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Backstages We Have Known: True Stories From the Rock and Roll Depths!

They can be some of the dingiest, God-forsaken spaces you’ve ever seen…and if you’re a band on the road, those backstages are your home. If you’re a superstar band, you might get the plush room with the deli platter…but if you’re a working musician, it’s more likely you’ll be crammed into a space far less than glamorous. Maybe you’ve seen the fabled dressing room at CBGB, where many of your punk heroes nodded out. Or the dressing room of Boston’s legendary Rat, which was often full of not-so-legendary rats. (It also didn’t have a working door, so if you were in eyeshot you could learn more about your favorite band than you ever wanted to.)

We hit up a few of our favorite musical pals for stories of their favorite backstages. It's no surprise that this was a topic that produced more than its share of eloquent ramblings.


Peter HolsappleSinger, songwriter and multi-instrumentalist Peter Holsapple has co-fronted two legendary bands, the dB’s and the Continental Drifters; he’s also been a touring member of R.E.M. and Hootie & the Blowfish. Currently he blogs about music for the New York Times and is earning raves for the new duo album Here & Now with fellow dB’s member Chris Stamey. He files this report on the most memorable backstages he’s known and loved over the years: 

  1. Maxwell's (Hoboken, NJ) downstairs. Thin, short, wooden bench, and grafitti for Gun Club and Das Damen. Always very hot.
  2. CBGB. The little rooms behind the stage, always swarming with people. The bathrooms are of legend, and I remember when there was a urinal where there was supposed to be a urinal.
  3. The old kitchen at Carrollton Station (NOLA). Down a guttered concrete walk to the back of the club, filled with chairs and beer lights and cartons.
  4. Tipitina's (also in New Orleans), upstairs. Always hangers-out, lots of cold beer and laughs.
  5. Rockets in Richmond. The 'backstage' was the office which fit one uncomfortably. We shared space with a lot of files and a safe. And the dB's were really skinny guys at that point, too.
  6. The Greek Theater in Berkeley with Hootie. Copies of the classics were everywhere!
  7. On a Hootie tour day off, walking into a backstage jam at HORDE with Rich Robinson, Taj Mahal, Jeff Tweedy and others, surrounded by tapestries and burning incense. Some shed in the midwest.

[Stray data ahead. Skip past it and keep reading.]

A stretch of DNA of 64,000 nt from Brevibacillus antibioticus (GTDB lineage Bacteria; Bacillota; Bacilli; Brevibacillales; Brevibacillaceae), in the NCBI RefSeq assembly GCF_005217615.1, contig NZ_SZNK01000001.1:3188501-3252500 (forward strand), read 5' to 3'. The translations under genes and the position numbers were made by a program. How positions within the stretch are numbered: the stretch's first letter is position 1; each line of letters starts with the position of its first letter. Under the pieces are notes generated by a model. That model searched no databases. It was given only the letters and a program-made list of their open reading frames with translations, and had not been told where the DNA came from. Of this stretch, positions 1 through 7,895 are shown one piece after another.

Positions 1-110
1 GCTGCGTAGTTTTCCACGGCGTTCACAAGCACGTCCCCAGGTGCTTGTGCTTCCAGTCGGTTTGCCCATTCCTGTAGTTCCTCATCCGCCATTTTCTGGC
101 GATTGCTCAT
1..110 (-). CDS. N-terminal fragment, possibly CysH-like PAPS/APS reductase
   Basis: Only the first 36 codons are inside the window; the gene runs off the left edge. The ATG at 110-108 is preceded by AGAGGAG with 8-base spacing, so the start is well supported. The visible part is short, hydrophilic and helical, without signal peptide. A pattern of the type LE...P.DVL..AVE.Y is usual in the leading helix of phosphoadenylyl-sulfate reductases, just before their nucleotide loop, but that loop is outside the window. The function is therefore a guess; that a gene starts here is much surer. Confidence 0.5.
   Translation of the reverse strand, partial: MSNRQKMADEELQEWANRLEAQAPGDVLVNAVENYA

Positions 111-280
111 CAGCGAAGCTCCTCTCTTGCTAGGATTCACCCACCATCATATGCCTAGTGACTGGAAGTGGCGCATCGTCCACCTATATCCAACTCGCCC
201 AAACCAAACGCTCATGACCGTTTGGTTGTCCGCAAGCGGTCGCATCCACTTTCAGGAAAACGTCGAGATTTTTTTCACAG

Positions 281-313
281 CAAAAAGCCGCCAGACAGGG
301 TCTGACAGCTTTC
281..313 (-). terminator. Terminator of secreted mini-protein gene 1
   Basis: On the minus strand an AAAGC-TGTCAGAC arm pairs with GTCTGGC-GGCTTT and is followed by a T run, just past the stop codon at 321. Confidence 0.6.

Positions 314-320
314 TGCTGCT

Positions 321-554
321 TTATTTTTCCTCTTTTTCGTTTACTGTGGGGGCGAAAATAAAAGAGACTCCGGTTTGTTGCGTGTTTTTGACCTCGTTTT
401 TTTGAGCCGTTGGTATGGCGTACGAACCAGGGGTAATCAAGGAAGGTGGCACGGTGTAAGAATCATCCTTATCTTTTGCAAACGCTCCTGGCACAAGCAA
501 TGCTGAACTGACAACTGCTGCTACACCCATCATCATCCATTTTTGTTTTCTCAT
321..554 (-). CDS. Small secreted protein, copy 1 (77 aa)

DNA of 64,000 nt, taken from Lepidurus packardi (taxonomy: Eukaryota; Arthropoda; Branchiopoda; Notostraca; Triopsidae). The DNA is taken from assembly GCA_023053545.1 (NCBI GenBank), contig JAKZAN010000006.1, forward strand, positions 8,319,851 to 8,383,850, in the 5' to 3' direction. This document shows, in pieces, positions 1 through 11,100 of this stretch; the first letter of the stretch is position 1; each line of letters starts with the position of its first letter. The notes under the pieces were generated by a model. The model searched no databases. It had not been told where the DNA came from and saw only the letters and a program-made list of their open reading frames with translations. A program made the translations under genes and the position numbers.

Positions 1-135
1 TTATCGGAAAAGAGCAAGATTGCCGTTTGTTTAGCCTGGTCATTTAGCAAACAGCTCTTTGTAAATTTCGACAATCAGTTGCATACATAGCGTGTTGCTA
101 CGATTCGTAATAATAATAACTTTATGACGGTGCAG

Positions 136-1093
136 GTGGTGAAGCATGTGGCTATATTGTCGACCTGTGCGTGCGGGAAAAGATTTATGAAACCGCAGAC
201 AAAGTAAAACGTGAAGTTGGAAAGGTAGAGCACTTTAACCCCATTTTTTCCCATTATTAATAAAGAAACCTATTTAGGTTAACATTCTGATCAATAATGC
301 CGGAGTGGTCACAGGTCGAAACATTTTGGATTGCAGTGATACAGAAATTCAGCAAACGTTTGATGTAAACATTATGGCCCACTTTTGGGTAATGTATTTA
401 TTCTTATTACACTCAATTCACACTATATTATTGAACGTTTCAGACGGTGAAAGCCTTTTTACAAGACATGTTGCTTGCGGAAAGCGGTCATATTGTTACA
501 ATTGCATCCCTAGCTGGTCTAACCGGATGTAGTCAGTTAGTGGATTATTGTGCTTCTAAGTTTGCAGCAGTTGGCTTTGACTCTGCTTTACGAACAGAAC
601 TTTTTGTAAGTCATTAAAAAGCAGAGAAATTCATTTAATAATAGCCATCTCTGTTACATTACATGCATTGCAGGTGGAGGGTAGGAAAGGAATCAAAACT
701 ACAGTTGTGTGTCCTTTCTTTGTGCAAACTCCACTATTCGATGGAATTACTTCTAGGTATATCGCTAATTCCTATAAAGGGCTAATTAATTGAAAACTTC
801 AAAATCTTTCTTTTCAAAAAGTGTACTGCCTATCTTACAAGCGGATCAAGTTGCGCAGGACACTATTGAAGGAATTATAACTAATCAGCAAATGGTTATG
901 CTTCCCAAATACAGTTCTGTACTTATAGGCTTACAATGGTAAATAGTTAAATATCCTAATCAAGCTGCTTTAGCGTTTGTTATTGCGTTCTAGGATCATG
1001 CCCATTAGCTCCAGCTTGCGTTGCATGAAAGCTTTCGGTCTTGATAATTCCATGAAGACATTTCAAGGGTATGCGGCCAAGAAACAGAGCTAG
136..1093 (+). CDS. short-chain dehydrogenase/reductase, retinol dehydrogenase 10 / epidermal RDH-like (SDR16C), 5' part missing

8. Irving Plaza after my debut with the dB's in 1978. All that wood paneling! I was in the room with Peter Yarrow (of Peter, Paul & Mary) and Professor Irwin Corey one night. Is that the window Gordon Spaeth from the Fleshtones jumped out of? The Only Ones spent the night in Irving Plaza, having been locked in and unwilling to do Gordon's jump.
  9. Objekt 5, Halle, Germany. The Drifters played there a couple of times. The dressing room was an open-sided room that overlooked the dance floor beneath. When you stood on the side of the hill into which the building receded, you could look at the dense smoke cover through the skylights.
  10. The next place I show up with a deli tray, a couple warm six-packs of Diet Coke and a sunken sofa...

Steve BartonSteve Barton was the singer/guitarist of the San Francisco band Translator, and writer of their 1982 hit "Everywhere That I’m Not." These days he writes pop gems for his own band, the Oblivion Click, and is also prepping for a Translator reunion show in SF next month, where they’ll play alongside the reunited Wire Train. He recalls one backstage that was sublime and ridiculous on the same day:

"When Translator was on the bill with David Bowie at the Oakland Stadium in California, I remember being backstage at the food area. I had my tray (much like being in elementary school at the cafeteria) and I was right behind Bowie in line. He was wearing a t-shirt and beat up jeans - looking undeniably cool. I was completely speechless. It was a bit overwhelming - I mean, having seen him play live with the Spiders From Mars during the Ziggy years (which completely blew my mind in so many ways), it was just so strange to be standing in line next to him, waiting for the poached salmon.

"Also, at that same stadium show…Translator had a show later that same night in Santa Cruz. We had time to catch a couple of Bowie's songs before we had to race out of town for our other show. The big burly backstage guard wouldn't let us backstage to get our gear. But, we were just up on the stage - 'Please, big muscle-bound hulk, please let us in!' It was like a Spinal Tap moment. Somehow they relented. We were allowed to collect our stuff and just made it to Santa Cruz."


David Jenkins is an LA-based bassist who toured the country a few times with former Kinks lead guitarist Dave Davies. The backstages, to say the least, were considerably less glossy than the ones the Kinks might have played.